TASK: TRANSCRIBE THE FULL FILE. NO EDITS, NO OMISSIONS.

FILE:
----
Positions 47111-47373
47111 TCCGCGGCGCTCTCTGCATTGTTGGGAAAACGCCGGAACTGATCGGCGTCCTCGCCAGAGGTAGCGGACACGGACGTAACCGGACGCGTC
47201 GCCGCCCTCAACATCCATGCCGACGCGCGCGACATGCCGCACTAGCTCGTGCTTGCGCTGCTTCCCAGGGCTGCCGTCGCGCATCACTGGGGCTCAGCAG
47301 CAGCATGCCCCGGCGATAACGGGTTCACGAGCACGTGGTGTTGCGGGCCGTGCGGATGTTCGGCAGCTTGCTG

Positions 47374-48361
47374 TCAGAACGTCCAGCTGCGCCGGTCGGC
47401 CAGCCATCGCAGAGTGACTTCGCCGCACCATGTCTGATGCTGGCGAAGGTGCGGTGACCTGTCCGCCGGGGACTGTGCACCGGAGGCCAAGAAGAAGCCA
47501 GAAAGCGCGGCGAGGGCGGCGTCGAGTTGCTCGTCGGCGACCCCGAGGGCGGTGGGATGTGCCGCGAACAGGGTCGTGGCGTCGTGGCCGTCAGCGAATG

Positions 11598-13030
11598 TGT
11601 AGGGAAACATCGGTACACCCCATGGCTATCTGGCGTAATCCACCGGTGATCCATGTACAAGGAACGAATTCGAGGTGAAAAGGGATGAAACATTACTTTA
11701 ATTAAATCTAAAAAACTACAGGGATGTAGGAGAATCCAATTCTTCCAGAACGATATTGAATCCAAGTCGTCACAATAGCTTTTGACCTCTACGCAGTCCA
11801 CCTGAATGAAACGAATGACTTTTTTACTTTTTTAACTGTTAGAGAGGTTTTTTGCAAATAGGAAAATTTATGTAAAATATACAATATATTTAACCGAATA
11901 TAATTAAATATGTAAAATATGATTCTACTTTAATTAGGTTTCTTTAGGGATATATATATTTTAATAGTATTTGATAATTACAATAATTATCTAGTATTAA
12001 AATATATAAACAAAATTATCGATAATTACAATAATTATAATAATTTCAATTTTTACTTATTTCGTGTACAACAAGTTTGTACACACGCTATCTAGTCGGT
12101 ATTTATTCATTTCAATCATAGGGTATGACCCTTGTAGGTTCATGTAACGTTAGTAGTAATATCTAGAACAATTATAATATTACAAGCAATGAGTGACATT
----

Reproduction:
Positions 47111-47373
47111 TCCGCGGCGCTCTCTGCATTGTTGGGAAAACGCCGGAACTGATCGGCGTCCTCGCCAGAGGTAGCGGACACGGACGTAACCGGACGCGTC
47201 GCCGCCCTCAACATCCATGCCGACGCGCGCGACATGCCGCACTAGCTCGTGCTTGCGCTGCTTCCCAGGGCTGCCGTCGCGCATCACTGGGGCTCAGCAG
47301 CAGCATGCCCCGGCGATAACGGGTTCACGAGCACGTGGTGTTGCGGGCCGTGCGGATGTTCGGCAGCTTGCTG

Positions 47374-48361
47374 TCAGAACGTCCAGCTGCGCCGGTCGGC
47401 CAGCCATCGCAGAGTGACTTCGCCGCACCATGTCTGATGCTGGCGAAGGTGCGGTGACCTGTCCGCCGGGGACTGTGCACCGGAGGCCAAGAAGAAGCCA
47501 GAAAGCGCGGCGAGGGCGGCGTCGAGTTGCTCGTCGGCGACCCCGAGGGCGGTGGGATGTGCCGCGAACAGGGTCGTGGCGTCGTGGCCGTCAGCGAATG

Positions 11598-13030
11598 TGT
11601 AGGGAAACATCGGTACACCCCATGGCTATCTGGCGTAATCCACCGGTGATCCATGTACAAGGAACGAATTCGAGGTGAAAAGGGATGAAACATTACTTTA
11701 ATTAAATCTAAAAAACTACAGGGATGTAGGAGAATCCAATTCTTCCAGAACGATATTGAATCCAAGTCGTCACAATAGCTTTTGACCTCTACGCAGTCCA
11801 CCTGAATGAAACGAATGACTTTTTTACTTTTTTAACTGTTAGAGAGGTTTTTTGCAAATAGGAAAATTTATGTAAAATATACAATATATTTAACCGAATA
11901 TAATTAAATATGTAAAATATGATTCTACTTTAATTAGGTTTCTTTAGGGATATATATATTTTAATAGTATTTGATAATTACAATAATTATCTAGTATTAA
12001 AATATATAAACAAAATTATCGATAATTACAATAATTATAATAATTTCAATTTTTACTTATTTCGTGTACAACAAGTTTGTACACACGCTATCTAGTCGGT
12101 ATTTATTCATTTCAATCATAGGGTATGACCCTTGTAGGTTCATGTAACGTTAGTAGTAATATCTAGAACAATTATAATATTACAAGCAATGAGTGACATT